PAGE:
They asked if I would like to feel the baby as the head was so close. I recoiled in fear and said no, but Silke said she thought it would help me to feel how close my baby was to being out, so I felt. Baby was right there, mere centimeters away! Somebody asked if I’d like to look in the mirror. I again recoiled in revulsion and said no, and this time we left it at that.
Eventually they said I was really close to getting the whole head out. I asked if they thought it would be the next contraction, and Silke responded probably not, but maybe in a few more. On the next contraction I pushed, kept pushing, pushed even more, and brought my baby’s whole head out. (I found out after the birth that my baby’s little paw and a part of the cord also came out with her head.) A few more contractions went by. Then Silke said I would have to really try to bring my baby all the way out as soon as possible. On the next contraction, just like before when I brought the head out, I pushed and kept pushing, pushed even more, kept on pushing, and eventually I felt my baby’s whole body slither and slide out. I did it! I’d had my baby! I lay back and cried with all the emotions in the universe. All the fear, all the pain, all the joy and love and determination and trust and knowledge and uncertainty and effort I had brought to this process. I had succeeded! I had had my baby! This moment of crying was purely for myself, pure self-devotion, self-love, pure respect for my process.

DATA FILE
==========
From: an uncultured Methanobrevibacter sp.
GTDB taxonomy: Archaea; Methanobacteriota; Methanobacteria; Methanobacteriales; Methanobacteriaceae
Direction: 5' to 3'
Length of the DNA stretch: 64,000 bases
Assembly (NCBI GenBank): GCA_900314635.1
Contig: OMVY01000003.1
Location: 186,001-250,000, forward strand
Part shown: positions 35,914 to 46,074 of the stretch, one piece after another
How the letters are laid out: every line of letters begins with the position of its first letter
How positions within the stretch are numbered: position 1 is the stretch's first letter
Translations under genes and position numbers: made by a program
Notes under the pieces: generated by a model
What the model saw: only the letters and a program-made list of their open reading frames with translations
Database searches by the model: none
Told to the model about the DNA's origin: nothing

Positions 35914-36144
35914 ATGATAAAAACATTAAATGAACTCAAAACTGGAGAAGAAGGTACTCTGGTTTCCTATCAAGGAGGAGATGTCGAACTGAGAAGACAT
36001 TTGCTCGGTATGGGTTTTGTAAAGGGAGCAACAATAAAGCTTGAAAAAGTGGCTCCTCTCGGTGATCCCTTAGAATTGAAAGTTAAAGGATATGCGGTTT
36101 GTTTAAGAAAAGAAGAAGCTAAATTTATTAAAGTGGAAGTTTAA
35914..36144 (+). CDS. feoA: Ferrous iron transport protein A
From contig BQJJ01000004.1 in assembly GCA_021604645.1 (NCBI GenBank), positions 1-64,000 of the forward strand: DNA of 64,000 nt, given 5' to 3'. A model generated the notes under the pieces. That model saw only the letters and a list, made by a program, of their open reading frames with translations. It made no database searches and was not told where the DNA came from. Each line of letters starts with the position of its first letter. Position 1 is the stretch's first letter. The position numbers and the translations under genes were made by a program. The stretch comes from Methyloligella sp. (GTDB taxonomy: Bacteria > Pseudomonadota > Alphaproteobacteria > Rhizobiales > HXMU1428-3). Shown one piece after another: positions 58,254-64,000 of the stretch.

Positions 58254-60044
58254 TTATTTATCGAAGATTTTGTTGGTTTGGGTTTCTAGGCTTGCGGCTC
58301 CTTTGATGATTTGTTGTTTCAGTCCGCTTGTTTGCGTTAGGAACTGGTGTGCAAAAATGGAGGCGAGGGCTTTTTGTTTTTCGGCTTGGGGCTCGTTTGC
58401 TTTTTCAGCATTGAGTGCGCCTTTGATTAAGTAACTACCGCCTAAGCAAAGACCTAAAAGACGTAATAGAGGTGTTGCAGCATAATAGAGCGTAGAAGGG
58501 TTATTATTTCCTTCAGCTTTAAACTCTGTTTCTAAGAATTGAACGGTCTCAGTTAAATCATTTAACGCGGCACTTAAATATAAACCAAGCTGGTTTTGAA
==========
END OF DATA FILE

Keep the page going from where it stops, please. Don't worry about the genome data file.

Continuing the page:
Then I sat up and lifted my baby off the little medical pads she had been placed on to await me. I held her to my body and lay back down in complete awe and appreciation. She was my baby, she was perfect, and I was completely transformed into a mama.
Sarah Danielle Brock was born at 12:19pm on 08/28/18, after approximately twelve hours of labor. She weighed 8lbs, 12oz (glad she came 2.5 weeks early!).